Thesaurus users should apply the following basic rules of indexing to ensure consistency of subject access to literacy collections in various centres:

  1. Be specific.
     Avoid using general descriptors such as "Approaches", "Education", "Literacy", etc. Prefer specific terms such as "Modular approach", "Liberatory education", "Aboriginal language literacy", etc.

  2. Use as many subject descriptors as needed to fully describe the contents of a document.
    Thesaurus descriptors are not mutually exclusive. More than one subject descriptor will be needed to describe most documents.
    For example, a document describing "a pilot literacy program organized by a library and offered to women only on a part-time basis" will be indexed with the following descriptors:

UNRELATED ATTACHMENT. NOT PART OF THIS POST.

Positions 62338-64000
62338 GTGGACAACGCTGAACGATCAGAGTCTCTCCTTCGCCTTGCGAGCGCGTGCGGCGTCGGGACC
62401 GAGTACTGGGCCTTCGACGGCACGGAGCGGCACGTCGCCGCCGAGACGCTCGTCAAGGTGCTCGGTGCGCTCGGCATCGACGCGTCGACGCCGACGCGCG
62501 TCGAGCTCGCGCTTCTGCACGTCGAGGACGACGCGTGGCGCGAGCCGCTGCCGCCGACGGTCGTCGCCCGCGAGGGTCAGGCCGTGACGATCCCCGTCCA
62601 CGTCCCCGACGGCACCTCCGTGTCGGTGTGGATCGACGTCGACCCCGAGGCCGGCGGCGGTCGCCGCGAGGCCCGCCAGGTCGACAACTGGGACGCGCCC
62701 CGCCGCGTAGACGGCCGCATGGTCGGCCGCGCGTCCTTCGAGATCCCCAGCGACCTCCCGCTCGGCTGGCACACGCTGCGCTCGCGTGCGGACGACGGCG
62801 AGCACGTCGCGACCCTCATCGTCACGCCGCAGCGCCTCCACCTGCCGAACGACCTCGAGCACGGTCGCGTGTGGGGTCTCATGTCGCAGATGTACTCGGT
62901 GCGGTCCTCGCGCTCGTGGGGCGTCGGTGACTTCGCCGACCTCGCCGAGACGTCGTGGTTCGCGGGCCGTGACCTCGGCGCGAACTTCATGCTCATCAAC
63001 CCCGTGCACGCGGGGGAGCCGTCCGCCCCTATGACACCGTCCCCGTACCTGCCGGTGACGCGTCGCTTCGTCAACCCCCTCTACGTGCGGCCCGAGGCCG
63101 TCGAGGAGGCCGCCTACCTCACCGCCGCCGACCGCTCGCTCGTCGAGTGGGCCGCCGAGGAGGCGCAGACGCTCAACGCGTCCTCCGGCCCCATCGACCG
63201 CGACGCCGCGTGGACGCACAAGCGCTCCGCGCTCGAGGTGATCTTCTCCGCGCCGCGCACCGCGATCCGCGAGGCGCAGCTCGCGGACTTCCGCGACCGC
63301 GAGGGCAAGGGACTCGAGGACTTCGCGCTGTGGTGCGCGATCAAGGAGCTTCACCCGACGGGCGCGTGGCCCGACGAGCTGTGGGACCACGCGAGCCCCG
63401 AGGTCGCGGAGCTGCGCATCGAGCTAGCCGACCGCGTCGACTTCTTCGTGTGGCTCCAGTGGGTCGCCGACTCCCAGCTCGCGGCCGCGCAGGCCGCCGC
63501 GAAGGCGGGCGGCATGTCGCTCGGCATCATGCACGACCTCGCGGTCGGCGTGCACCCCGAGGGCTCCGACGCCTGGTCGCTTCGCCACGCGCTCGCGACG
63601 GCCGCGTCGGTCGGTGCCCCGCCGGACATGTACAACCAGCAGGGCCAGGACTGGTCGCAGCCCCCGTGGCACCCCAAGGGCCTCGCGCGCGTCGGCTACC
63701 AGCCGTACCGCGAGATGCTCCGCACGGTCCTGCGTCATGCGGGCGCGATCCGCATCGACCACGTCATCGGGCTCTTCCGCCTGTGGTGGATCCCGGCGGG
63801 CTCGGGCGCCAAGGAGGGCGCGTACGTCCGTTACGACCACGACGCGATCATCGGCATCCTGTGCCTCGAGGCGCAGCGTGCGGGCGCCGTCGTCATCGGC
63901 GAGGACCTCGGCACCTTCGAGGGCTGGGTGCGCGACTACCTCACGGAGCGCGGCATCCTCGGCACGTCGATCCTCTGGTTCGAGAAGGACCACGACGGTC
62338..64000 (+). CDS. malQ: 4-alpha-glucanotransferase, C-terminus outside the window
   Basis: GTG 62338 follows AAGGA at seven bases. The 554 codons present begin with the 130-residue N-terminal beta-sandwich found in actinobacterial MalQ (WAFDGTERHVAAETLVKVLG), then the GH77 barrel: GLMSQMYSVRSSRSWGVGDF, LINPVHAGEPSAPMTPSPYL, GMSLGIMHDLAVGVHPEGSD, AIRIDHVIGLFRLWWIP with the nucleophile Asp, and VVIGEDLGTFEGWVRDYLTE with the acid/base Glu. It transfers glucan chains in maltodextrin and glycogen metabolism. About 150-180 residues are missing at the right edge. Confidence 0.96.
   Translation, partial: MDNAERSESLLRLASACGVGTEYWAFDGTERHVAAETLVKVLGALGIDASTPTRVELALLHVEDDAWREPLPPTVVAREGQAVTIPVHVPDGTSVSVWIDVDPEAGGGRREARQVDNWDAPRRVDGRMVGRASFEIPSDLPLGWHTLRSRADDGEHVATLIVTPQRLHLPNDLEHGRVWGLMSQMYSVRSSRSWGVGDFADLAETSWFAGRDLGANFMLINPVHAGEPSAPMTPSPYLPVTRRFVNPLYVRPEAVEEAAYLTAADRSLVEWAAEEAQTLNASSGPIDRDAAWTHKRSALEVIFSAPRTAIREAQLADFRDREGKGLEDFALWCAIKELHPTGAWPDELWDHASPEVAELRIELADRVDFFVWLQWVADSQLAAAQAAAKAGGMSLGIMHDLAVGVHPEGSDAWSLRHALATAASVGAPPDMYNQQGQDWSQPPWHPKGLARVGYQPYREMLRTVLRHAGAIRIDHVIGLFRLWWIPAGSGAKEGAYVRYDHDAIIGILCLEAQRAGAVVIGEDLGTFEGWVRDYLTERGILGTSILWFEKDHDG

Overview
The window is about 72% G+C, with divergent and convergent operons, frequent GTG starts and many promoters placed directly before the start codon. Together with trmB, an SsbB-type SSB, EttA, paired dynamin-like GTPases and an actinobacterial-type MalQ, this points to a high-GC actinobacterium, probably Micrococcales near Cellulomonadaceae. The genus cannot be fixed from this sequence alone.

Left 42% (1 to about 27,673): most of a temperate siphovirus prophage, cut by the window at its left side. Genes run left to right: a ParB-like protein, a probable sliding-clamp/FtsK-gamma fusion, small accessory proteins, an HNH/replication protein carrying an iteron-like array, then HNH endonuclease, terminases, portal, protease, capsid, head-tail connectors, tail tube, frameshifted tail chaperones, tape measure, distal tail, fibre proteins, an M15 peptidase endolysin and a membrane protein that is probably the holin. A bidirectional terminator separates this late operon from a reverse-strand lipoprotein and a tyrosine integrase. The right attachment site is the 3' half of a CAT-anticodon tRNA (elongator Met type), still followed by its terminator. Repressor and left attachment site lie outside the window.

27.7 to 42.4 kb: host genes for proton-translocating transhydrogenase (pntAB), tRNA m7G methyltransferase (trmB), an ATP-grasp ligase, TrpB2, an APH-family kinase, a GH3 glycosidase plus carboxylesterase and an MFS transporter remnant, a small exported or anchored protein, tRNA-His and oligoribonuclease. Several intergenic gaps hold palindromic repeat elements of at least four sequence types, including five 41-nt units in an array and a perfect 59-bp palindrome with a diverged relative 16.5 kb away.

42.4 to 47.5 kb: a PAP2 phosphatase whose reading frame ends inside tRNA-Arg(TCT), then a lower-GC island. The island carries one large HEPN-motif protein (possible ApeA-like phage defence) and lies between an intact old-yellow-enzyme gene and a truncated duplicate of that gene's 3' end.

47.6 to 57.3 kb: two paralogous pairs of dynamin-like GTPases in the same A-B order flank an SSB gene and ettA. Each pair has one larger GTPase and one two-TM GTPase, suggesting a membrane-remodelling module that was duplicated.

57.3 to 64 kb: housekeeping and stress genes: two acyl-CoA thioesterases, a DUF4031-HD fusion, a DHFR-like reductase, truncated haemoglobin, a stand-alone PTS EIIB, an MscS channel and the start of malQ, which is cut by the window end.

Library literacy programs
          Part time literacy programs
          Pilot programs
          Women's literacy

  3. Make use of the semantic structure of the Thesaurus.
    Consult the list of broader terms, narrower terms, and related terms attached to each descriptor chosen as an index term. These relationships define the meaning of a descriptor, and they suggest other index terms that may be pertinent.

  4. Use specific identifiers when appropriate.
    Identifiers are names of individuals (e.g., "Freire, Paulo"), organizations (e.g., "UNESCO"), or geographic place names (e.g., "New York"). These names are not included in the Thesaurus.


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